Tuesday, September 8, 1964
"Deep subject," I said.
My wife cocked her head and looked at me, probably marveling that I had been a teacher for a day and my humor had already descended to the level of a fourteen-year-old. Deep subject, indeed. Sarah and I had barely spoken since I'd left her house, touching base mainly to confirm arrangements for picking up and dropping off Sissy and Butch, our two children.
I wanted to blame Sarah for our lack of communication, but it wasn't as if I had nothing to do with it. I was embarrassed about my behavior, frustrated that I couldn't remember the worst of it. For the past three weeks, I had avoided the newly opened university library, where Sarah worked as a reference librarian. Today was different. After my first class, I was hyped. I wasn't sure if I needed a walk to decompress or needed to talk. After some meandering around campus, I found myself in the library, half hoping to run into Sarah.
And so I did—at the reference desk. A reference librarian at the reference desk. Go figure.
She was ten minutes from a break and suggested we go outside and sit by the reflecting pool. It was a kindness that allowed me to smoke
"Well?" she repeated. "How did it go?"
"I had only one class today," I said while reaching into my shirt pocket for a packet of Luckies. I offered her one, which she waved away."Freshman English, but maybe it was enough to break the ice. I wasn't really sure how to begin, but I talked with the other teachers and settled on a three-point plan. First, I handed out the syllabus and went over it with them. Then I had them take out their copy of Sound and Sense, one of their textbooks, and had each student read a paragraph. My idea was to identify anyone who had trouble reading. Other than the two guys who read more slowly than the others, there were no issues."
"No surprise," Sarah said. "Unless there's been a big change, you're getting the cream of the crop in a seminary."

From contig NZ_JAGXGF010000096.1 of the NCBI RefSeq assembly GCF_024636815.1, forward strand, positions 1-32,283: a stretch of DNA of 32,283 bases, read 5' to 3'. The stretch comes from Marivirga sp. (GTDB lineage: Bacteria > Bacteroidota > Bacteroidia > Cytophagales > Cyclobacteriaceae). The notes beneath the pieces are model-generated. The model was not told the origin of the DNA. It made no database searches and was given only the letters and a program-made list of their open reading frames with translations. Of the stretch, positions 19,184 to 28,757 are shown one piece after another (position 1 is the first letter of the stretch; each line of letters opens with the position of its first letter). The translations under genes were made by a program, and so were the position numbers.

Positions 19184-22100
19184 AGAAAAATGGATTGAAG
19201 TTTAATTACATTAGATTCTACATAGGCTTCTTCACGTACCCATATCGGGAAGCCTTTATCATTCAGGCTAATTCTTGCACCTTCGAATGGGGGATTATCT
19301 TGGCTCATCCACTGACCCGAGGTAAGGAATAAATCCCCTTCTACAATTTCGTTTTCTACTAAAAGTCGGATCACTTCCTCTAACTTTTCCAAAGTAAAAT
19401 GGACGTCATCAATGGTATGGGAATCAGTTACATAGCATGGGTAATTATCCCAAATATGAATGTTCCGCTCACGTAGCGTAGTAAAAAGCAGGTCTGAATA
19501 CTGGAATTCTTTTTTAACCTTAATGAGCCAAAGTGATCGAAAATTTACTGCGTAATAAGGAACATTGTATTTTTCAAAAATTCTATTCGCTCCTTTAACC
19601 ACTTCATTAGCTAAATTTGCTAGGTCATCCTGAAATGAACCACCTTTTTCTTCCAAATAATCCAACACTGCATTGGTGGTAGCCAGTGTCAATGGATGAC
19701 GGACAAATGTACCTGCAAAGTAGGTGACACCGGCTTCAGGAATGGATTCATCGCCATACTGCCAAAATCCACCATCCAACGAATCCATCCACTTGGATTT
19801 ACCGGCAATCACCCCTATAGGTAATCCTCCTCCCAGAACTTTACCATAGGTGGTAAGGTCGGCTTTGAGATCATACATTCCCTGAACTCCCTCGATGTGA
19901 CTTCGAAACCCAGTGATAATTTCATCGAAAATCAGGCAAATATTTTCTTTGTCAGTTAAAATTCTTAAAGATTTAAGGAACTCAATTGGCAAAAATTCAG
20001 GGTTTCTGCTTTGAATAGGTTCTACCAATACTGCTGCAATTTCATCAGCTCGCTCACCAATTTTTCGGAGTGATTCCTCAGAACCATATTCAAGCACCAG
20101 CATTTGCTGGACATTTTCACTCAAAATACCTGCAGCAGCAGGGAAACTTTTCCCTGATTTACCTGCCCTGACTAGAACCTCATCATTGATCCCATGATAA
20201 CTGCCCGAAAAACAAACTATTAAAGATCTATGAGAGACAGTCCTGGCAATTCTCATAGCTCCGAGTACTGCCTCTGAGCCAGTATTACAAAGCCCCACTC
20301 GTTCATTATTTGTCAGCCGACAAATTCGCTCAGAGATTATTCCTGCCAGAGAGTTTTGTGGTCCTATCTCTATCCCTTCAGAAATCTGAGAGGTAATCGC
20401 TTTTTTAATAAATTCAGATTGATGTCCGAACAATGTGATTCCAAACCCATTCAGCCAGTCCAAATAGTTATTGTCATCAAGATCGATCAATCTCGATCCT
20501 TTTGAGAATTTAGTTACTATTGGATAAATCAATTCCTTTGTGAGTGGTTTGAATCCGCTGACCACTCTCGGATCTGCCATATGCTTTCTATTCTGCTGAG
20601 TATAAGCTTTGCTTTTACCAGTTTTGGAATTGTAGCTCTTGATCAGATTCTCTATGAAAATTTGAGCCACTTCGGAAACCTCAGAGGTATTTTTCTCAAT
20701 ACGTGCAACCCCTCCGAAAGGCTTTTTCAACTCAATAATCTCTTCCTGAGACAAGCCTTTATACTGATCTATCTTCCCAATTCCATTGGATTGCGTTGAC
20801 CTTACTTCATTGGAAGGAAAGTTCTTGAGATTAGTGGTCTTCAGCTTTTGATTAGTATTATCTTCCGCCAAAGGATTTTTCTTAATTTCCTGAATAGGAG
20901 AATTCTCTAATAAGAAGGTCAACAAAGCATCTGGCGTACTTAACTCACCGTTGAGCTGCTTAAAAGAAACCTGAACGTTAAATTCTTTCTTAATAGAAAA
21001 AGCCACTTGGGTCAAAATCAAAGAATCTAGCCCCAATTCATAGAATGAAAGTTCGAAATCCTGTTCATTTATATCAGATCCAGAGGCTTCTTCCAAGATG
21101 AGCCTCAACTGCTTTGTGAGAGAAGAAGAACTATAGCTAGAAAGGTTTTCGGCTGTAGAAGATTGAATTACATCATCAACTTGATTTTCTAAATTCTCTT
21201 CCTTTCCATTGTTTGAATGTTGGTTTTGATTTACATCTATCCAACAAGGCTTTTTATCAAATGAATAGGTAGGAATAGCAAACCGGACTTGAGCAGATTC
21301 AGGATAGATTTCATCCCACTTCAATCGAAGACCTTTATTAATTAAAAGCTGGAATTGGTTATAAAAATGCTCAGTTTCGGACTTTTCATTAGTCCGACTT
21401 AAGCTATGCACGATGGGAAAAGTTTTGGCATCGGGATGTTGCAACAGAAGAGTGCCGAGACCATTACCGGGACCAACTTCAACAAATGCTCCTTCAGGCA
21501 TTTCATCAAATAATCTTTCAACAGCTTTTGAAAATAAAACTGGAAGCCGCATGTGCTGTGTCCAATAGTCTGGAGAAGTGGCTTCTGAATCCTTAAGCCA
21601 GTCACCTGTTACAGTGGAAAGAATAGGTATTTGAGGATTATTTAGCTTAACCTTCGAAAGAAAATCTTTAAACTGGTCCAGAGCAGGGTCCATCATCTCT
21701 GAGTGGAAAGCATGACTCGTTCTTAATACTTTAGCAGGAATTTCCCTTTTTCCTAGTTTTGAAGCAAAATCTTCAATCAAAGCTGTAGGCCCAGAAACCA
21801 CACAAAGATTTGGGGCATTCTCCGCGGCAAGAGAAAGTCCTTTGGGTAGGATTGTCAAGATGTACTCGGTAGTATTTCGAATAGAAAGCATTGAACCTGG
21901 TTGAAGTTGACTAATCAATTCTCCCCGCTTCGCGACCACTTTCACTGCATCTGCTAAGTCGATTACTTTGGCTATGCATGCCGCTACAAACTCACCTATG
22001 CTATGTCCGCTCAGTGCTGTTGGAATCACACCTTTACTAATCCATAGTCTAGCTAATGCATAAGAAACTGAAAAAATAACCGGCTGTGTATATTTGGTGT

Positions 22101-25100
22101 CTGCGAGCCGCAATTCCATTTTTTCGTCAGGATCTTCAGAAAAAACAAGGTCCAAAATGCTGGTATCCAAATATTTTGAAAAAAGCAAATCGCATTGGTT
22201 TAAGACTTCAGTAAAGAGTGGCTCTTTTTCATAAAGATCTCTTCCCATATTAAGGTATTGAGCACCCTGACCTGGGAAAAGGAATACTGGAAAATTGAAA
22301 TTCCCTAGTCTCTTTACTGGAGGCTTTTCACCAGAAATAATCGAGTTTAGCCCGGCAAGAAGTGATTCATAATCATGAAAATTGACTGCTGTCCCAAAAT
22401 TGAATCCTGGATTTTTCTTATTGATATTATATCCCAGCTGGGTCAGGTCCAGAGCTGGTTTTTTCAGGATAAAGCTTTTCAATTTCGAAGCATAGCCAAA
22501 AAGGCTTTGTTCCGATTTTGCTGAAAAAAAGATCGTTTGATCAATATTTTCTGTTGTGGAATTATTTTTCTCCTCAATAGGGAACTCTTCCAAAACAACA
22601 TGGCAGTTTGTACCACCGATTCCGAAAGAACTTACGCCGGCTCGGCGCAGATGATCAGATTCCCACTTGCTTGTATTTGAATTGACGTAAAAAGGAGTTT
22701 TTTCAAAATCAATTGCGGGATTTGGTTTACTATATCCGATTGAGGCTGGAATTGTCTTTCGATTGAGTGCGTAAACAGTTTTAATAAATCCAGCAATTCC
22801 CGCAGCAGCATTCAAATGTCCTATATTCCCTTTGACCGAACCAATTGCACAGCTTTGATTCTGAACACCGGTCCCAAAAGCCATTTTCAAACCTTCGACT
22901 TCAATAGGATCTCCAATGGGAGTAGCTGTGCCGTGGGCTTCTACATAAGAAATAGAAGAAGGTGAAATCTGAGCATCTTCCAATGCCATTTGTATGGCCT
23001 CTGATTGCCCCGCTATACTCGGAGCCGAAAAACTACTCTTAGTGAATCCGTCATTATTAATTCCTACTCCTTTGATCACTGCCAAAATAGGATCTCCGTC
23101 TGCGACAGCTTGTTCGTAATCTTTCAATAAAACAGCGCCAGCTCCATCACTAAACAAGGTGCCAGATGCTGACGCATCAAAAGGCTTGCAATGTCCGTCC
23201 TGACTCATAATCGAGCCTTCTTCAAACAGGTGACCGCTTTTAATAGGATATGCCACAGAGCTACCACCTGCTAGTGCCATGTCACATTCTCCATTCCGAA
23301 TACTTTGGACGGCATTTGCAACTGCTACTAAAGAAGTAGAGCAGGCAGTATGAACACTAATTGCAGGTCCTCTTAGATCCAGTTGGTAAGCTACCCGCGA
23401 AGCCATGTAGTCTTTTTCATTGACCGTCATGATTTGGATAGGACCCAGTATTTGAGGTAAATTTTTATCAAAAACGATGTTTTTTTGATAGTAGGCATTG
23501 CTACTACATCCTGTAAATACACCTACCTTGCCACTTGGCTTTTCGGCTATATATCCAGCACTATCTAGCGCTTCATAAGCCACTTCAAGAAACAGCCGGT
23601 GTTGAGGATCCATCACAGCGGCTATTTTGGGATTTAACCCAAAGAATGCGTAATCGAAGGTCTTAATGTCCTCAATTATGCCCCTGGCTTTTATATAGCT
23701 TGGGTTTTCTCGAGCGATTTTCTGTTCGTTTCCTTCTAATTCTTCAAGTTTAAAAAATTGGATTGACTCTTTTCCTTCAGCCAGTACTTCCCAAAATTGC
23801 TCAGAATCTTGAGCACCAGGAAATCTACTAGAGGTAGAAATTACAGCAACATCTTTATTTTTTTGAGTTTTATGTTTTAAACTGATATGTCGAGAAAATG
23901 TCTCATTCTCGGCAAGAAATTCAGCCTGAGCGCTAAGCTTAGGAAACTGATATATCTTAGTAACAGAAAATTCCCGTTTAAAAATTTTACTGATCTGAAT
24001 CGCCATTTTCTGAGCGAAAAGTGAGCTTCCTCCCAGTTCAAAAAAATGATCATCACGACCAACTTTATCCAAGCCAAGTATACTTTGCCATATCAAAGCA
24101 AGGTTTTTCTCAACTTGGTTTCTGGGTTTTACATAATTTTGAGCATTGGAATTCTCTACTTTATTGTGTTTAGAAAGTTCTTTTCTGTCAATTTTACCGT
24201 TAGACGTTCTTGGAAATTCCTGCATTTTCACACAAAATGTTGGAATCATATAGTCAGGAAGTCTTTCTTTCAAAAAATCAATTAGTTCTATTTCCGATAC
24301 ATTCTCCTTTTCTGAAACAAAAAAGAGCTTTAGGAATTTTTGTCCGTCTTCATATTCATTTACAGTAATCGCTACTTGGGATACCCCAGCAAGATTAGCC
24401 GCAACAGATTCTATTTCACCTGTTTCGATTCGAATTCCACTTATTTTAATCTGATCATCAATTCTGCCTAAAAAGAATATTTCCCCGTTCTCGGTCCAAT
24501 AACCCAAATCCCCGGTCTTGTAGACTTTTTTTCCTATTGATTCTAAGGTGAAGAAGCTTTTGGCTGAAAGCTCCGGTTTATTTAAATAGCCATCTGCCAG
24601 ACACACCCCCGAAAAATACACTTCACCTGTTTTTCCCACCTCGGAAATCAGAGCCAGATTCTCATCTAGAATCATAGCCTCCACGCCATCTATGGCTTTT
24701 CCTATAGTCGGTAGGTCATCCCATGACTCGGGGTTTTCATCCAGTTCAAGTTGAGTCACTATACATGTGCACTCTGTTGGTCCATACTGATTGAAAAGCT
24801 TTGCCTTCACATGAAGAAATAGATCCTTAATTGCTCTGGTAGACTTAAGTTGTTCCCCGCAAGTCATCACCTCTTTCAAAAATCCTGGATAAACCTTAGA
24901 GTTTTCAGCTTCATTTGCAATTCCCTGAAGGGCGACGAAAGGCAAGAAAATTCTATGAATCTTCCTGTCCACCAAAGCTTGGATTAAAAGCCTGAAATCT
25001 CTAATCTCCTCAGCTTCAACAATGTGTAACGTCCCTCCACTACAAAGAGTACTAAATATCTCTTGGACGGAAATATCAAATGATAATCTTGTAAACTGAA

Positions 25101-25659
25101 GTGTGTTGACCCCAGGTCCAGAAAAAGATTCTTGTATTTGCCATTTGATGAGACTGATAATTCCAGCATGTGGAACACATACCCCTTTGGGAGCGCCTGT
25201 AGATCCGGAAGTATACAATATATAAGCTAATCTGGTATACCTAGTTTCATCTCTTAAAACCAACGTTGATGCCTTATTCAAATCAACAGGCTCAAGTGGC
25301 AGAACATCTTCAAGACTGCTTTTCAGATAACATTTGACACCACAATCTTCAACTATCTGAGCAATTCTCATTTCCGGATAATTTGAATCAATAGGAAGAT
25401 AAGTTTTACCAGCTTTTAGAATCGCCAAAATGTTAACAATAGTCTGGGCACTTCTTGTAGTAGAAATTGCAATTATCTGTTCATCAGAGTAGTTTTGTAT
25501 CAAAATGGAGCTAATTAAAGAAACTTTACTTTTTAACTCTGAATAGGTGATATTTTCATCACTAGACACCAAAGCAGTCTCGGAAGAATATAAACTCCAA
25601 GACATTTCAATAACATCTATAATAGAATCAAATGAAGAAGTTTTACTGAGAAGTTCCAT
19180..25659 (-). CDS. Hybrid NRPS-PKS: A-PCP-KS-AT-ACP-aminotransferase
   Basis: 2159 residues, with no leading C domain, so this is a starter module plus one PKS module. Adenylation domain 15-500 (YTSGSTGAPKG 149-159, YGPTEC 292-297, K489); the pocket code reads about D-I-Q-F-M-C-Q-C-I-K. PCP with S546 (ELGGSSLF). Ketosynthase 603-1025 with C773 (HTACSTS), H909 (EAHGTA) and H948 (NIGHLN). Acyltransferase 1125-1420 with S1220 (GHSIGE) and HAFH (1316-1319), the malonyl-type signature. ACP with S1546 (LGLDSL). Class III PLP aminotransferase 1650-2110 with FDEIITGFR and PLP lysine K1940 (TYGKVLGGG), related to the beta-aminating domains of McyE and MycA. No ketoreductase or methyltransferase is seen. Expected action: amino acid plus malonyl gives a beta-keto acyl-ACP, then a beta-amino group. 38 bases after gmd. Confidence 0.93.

"In fact, this year does represent a big change," I said, pausing to strike a match and light up. "But no, not in the academic sense. These are bright kids. Anyway, after the reading exercise, I assigned them to write a few paragraphs about what they liked to do for fun. Basically, I wanted to get an idea of their writing skills and to learn about what interested them."
"Sounds like a decent plan."
"It did what I wanted," I said. "Unfortunately, the upplerclassmen need a more sophisticated approach."
"And you have how many classes?"
"I have five classes," I said. "Two freshmen classes, and one sophomore, one junior, and one senior. That's about fifteen hours of class time, which is a little short of a full load but plenty for me."
"Any other English teachers?"
"How did you manage that?"
"I didn't," I said. "The truth is, the rector, who was a classmate of mine in the seminary, had an ulterior motive when he hired me."
Oops. I wasn't sure I should have brought up the subject, wasn't sure I shouldn't have. "I can't tell you right now," I said after a pause. "Hank and I are the only ones in on it. It has to stay that way for a while."
"Really? Aren't you the one who used to tell me that there can be no secrets between husband and wife."
"I am," I admitted. "But our status as husband and wife is a bit up in the air at the moment."
"That." I said. "On the other hand, I think you'll find out about it sometime, perhaps sooner rather than later."
"And why is that?"
"I may need your help."